Here's What India's Prime Minister Modi Told Chandrayaan-2 Scientists After Moon Landing Went Awry

The apparent loss of India's first moon lander Vikram has cast a pall on the country's Chandrayaan-2 lunar mission, but Prime Minister Narendra Modi has told the nation's space agency it must forge ahead.

In a heartfelt 25-minute speech at the Indian Space Research Organisation's Control Centre in Bengalaru late Friday (Sept. 6), Modi sought to boost the morale of the Chandrayaan-2 team after its first-ever moon landing attempt on Friday ended with a mysterious loss of signal from the Vikram lander. While ISRO has not formally announced that the lander crashed into the moon, Modi's comments hinted that Vikram and its small Pragyan rover may be lost. 

"Sisters and brothers of India, resilience and tenacity are central to India's ethos. In our glorious history of thousands of years we have faced moments that may have slowed us, but they have never crushed our spirit," Modi said in his speech.  "We have bounced back again, and gone on to do spectacular things." 

Modi spoke at 10:30 p.m. EDT (0230 Sept. 7 GMT), though it was 8 a.m. local time at the ISRO center. The Vikram landing attempt occurred four hours earlier. You can see Modi's remarks to the ISRO Chandrayaan-2 moon mission team in the video transcript below. 

Video: India's Prime Minister Discusses Moon Lander's Loss
India's Chandrayaan-2 Mission to the Moon in Photos

Editor's note:  Modi's full comments are available above in a 40-minute video from ISRO. For non-Hindi speakers, Modi's English comments begin at minute 11:59. A full transcript of those English comments follows below. 

"Sisters and brothers of India, my scientists friends, for the last few hours the entire nation was awake. We were awake in solidarity. In solidarity with our scientists who had embarked on one of the most ambitious missions of our space programs. 

"We came very close, but we will need to cover more ground in the times to come. Every Indian is filled with a spirit of pride as all as confidence. We are proud of our space program and scientists, their hard work and determination. [they] ensure a better life, not only for our citizens, but also for other nations.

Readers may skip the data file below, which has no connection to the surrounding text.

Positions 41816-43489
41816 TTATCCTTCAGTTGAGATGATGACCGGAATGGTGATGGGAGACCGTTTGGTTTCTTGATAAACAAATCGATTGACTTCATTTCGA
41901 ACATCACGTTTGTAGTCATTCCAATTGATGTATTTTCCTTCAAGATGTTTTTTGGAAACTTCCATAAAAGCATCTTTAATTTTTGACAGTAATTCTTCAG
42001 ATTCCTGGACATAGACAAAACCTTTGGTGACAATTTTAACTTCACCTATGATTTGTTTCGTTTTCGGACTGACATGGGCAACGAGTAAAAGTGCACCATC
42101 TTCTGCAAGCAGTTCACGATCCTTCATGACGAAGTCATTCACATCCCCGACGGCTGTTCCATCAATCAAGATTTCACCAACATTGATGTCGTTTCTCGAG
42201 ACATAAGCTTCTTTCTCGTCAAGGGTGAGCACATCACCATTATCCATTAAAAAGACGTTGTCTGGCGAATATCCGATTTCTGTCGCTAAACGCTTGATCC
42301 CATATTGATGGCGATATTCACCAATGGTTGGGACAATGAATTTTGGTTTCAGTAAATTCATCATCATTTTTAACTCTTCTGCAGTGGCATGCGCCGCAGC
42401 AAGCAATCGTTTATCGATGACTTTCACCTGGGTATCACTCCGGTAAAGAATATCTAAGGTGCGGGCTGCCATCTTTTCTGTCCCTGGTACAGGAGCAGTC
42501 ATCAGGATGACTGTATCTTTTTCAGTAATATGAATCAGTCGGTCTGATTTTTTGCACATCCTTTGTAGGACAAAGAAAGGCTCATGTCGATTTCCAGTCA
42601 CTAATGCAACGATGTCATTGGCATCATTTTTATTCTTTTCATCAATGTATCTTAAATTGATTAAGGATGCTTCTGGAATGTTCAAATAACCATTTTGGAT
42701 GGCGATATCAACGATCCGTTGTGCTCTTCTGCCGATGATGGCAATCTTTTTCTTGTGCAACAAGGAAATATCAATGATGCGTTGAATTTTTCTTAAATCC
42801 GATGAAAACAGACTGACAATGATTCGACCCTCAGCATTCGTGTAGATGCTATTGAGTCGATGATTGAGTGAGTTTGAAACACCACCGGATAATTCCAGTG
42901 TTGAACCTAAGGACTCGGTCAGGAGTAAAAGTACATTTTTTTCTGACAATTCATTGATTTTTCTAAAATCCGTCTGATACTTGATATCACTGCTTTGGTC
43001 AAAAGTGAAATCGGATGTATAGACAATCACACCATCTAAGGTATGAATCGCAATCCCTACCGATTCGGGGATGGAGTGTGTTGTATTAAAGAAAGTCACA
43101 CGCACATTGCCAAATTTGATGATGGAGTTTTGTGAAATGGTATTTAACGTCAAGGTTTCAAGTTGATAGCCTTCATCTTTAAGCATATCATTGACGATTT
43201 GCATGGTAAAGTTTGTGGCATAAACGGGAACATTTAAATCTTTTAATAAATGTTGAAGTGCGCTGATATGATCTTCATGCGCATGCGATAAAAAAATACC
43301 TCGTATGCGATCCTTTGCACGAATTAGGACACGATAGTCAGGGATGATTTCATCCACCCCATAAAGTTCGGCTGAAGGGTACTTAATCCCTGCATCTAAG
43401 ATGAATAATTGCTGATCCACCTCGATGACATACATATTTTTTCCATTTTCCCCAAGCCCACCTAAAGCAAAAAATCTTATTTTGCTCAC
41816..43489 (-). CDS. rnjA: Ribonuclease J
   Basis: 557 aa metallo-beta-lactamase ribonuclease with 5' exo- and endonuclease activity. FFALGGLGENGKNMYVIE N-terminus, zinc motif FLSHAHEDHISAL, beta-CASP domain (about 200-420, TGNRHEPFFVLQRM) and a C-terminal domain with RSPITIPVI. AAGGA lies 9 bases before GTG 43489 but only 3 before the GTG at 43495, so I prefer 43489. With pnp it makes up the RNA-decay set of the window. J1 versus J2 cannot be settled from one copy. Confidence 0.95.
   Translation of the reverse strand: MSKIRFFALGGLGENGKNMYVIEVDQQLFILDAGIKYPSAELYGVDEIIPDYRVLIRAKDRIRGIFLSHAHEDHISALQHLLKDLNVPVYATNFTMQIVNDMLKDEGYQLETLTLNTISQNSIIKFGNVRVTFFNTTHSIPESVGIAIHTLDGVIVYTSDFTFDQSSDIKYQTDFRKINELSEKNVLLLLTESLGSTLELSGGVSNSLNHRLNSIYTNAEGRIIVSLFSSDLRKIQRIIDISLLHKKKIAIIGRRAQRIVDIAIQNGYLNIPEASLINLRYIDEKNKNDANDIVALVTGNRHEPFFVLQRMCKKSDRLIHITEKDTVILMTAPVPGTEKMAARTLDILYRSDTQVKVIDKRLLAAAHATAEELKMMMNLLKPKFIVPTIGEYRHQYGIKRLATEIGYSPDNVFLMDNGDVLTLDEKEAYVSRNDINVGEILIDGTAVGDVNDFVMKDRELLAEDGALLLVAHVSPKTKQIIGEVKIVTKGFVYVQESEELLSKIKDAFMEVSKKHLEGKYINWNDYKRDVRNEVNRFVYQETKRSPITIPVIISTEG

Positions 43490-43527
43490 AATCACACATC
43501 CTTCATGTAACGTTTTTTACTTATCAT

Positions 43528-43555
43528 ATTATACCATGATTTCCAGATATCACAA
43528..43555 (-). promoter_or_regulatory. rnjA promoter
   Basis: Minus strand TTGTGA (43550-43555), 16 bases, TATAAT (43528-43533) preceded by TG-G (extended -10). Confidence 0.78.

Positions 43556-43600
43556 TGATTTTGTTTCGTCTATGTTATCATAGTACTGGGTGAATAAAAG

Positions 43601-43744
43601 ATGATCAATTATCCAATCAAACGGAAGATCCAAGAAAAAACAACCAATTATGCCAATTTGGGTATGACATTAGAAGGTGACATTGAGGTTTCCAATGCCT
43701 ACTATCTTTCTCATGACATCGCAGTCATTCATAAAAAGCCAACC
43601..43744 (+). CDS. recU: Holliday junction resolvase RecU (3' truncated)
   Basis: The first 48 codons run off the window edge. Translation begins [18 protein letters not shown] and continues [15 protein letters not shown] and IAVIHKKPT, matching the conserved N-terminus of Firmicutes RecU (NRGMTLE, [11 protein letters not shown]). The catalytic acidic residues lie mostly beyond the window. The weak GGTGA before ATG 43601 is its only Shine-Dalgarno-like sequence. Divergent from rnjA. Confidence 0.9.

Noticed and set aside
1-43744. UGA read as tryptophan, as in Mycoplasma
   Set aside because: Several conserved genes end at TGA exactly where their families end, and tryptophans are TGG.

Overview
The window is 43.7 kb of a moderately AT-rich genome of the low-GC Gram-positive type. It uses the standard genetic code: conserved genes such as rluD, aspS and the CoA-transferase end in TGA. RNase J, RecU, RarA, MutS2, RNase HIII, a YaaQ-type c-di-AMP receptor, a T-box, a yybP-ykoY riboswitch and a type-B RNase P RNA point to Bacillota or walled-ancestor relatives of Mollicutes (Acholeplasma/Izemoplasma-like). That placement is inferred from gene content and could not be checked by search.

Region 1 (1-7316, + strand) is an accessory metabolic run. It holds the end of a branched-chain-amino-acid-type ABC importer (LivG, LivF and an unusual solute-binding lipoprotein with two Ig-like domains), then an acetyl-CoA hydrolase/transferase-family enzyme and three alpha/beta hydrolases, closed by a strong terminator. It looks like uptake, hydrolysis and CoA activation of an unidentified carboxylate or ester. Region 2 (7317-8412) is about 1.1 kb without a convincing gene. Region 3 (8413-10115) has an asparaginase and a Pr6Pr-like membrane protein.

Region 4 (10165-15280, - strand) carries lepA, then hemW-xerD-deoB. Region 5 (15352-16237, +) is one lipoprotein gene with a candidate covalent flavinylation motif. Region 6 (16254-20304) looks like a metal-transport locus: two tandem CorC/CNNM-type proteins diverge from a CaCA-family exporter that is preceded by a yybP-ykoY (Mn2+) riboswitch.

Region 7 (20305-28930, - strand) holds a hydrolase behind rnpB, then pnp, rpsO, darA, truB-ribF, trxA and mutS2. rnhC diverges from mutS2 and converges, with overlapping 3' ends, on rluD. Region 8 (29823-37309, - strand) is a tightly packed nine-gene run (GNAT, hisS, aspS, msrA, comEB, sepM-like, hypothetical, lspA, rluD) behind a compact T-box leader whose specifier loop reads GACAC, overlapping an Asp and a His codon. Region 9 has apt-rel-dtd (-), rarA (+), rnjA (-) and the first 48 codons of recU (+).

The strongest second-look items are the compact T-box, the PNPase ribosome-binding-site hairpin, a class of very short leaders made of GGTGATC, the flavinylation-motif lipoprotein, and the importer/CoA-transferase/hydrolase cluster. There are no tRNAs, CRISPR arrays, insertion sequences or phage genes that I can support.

"It is the outcome of their innovative dream that several people have got access to a better quality of life, including better healthcare and education facilities. India is certain that there will be many more opportunities to be proud and rejoice. Thanks. 

"At the same time, we are full of confidence that when it comes to our space program, the best is yet to come."

 "There are new frontiers to discover and new places to go. We will rise to the occasion and scale newer heights of success.

"To our scientists I want to say, India is with you. You are exceptional professionals who have made an incredible contribution to national progress. You have given your best always, and will give us several more opportunities to smile. 

"True to your nature, you entered into a place where no one has ever been before. You came, as close as you could. Stay steady and look ahead. 

"I'll also tell you, the families of our space scientists. Their silent but valuable support remains a major asset. 

"Sisters and brothers of India, resilience and tenacity are central to india's ethos. In our glorious history of thousands of years we have faced moments that may have slowed us, but they have never crushed our spirit. We have bounced back again, and gone on to do spectacular things. 

"This is the reason our civilization stands tall. 

"My dear friends, as important as the final result is the journey and the effort. I can proudly say that the effort was worth it, and so was the journey. 

"Our team worked hard, traveled far and those teachings will always remain with us. We will look back at the journey and effort with great satisfaction. The learnings from today will make us stronger and better. There will be a new dawn and a brighter tomorrow very soon."

India's Chandrayaan-2 mission launched to the moon in July with three different spacecraft: the Orbiter, Vikram lander and Pragyan rover. While ISRO has lost contact with the Vikram lander and its rover, the Chandrayaan-2 Orbiter continues to function in lunar orbit. It is spend to last at least a year studying the moon from above.

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Tariq Malik

Tariq is the Editor-in-Chief of and joined the team in 2001, first as an intern and staff writer, and later as an editor. He covers human spaceflight, exploration and space science, as well as skywatching and entertainment. He became's Managing Editor in 2009 and Editor-in-Chief in 2019. Before joining, Tariq was a staff reporter for The Los Angeles Times covering education and city beats in La Habra, Fullerton and Huntington Beach. In October 2022, Tariq received the Harry Kolcum Award for excellence in space reporting from the National Space Club Florida Committee. He is also an Eagle Scout (yes, he has the Space Exploration merit badge) and went to Space Camp four times as a kid and a fifth time as an adult. He has journalism degrees from the University of Southern California and New York University. You can find Tariq at and as the co-host to the This Week In Space podcast with space historian Rod Pyle on the TWiT network. To see his latest project, you can follow Tariq on Twitter @tariqjmalik.